Freddy Adu will be on the US. roster for the CONCACAF Gold Cup. (Kevork Djansezian/GETTY IMAGES)

Freddy Adu had faded from the American soccer scene, a one-time prodigy who was failing to fulfill his vast promise while bouncing between clubs across Europe. But over the past four months, while playing for a second-division team in a Turkish provincial capital nestled along a bay on the Black Sea, Adu re-emerged.

On Monday, the former D.C. United midfielder-forward was rewarded for his progress — and remembered for his potential — by being named to the U.S. national team. The Americans will play World Cup champion Spain in a June 4 friendly in Foxborough, Mass., before entering the CONCACAF Gold Cup, the 12-nation championship for North and Central America and the Caribbean.

“It seems like it’s a good opportunity to get him back in with us, where we have a good month together, challenge him and hope that he has continued to grow and mature, and can play a bigger role with the national team,” U.S. Coach Bob Bradley said of Adu, an immigrant from Ghana who grew up in Montgomery County, and amid global fanfare, signed with MLS at age 14.

“It’s an opportunity that has been earned,” Bradley added.

Adu, who turns 22 next week, was among six players with Washington ties to make the 23-man roster. He joined defenders Oguchi Onyewu (Olney) and Clarence Goodson (Springfield), former University of Maryland midfielders Maurice Edu and Robbie Rogers, and ex-United goalkeeper Nick Rimando.

Adu’s inclusion was the biggest surprise. He hadn’t received a U.S. call-up since the 2009 Gold Cup, and despite making progress this year with Turkish club Rizespor, most observers pegged him in the second tier of U.S. candidates.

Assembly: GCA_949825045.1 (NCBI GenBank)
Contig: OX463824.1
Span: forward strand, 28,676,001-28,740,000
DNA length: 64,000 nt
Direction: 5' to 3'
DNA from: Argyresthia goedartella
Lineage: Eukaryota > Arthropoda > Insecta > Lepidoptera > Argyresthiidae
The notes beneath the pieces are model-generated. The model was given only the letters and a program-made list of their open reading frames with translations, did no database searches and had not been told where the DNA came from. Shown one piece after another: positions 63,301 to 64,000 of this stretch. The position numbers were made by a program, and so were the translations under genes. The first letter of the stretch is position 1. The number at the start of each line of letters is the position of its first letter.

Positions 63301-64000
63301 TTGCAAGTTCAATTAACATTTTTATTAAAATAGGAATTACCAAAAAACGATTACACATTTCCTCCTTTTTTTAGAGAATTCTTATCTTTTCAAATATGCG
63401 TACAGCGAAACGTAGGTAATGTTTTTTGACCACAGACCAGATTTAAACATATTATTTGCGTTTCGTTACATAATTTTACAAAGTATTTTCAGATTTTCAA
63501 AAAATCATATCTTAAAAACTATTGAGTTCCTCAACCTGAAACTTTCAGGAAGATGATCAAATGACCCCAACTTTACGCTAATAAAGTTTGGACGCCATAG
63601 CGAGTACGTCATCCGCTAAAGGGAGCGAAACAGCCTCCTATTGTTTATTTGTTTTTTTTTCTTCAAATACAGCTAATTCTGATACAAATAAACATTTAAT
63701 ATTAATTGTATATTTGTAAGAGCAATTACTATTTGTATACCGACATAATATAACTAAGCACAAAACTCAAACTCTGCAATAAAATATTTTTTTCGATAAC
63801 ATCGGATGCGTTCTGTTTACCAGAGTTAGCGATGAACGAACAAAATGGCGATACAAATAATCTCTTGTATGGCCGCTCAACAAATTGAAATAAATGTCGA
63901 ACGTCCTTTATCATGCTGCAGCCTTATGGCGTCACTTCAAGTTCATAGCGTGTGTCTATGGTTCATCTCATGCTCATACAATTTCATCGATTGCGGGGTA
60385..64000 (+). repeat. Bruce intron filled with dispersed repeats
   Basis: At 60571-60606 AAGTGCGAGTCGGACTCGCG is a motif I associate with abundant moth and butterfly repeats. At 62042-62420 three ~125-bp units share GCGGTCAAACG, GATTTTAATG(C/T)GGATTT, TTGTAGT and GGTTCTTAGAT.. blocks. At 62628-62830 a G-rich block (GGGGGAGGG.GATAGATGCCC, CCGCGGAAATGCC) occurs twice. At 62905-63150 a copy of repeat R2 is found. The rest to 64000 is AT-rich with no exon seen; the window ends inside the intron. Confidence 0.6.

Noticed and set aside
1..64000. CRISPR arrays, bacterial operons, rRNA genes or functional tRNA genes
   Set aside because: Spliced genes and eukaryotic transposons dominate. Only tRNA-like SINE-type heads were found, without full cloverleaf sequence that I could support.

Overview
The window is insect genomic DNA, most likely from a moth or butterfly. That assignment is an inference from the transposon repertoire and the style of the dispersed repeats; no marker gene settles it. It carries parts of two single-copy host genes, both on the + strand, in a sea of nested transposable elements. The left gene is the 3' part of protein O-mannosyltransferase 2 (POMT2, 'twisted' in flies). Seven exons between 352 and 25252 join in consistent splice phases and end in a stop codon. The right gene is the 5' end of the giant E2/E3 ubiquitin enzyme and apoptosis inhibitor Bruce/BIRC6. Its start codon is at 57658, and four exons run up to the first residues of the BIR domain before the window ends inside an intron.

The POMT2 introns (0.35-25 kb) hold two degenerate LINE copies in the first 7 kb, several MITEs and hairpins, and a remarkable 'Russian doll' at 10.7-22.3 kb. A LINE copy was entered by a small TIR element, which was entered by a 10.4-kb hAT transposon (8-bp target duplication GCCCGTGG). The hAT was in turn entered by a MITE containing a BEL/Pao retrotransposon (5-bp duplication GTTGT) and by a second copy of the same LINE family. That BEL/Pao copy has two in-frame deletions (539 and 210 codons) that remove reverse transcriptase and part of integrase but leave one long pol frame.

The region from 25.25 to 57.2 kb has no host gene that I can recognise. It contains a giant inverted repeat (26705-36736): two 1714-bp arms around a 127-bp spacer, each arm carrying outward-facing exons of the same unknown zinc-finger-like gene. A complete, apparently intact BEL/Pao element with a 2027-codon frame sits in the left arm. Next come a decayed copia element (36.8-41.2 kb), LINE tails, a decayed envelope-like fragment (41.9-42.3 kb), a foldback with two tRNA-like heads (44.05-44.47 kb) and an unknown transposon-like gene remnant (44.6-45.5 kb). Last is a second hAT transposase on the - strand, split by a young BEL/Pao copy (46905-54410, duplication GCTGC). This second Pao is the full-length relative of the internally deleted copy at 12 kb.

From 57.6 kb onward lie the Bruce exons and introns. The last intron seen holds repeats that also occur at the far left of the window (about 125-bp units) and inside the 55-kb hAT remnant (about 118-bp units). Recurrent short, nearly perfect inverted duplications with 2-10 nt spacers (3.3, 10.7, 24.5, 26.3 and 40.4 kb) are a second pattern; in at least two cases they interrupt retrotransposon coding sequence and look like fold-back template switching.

However, Bradley and his coaching staff have been watching Adu’s matches online— they weren’t able to see him in person — and came away impressed enough to consider him for selection.

“It’s not that we’ve seen anything specific playing for his new club that shows how he has improved; it’s a package of things,” Bradley said. “We certainly know that at different times he has shown some abilities that are special. He hasn’t always been able to make them count in different situations at different levels.”

In the past, Adu’s attitude and work ethic were called into question, but the move to Rizespor seemed to ground him. His play, albeit in a modest league, has also attracted attention: four goals and multiple assists in 11 appearances.

Rizespor, which is in the city of Rize in northeast Turkey, finished third in the regular season, gaining a place in a playoff for promotion to the prestigious first division. To advance to the final stage, the club will need to win by at least four goals Thursday after losing at Orduspor, 4-0, in Monday’s first leg.

“For Freddy, he made a very conscious decision to go somewhere he would play and have everything be about Freddy the soccer player and nothing else,” said Richard Motzkin, Adu’s agent.

Added Bradley: “We respect the fact that he made this move to go to a smaller club because he had to show people he had to do whatever to keep going. We’re looking forward to seeing how he’s handling things, a maturity, a way that tells us that his experiences along the way have been measured and now he understands all of it needs to come together to move along.”

The U.S. roster also includes World Cup veterans Tim Howard, Carlos Bocanegra, Clint Dempsey, Michael Bradley, Landon Donovan and Jozy Altidore. Training camp opens this week in Cary, N.C.

As expected, United forward Charlie Davies (six goals) was not selected. Seeking to return to the national team for the first time since a 2009 car accident, Davies has yet to regain his international form and is also sidelined with a strained hamstring.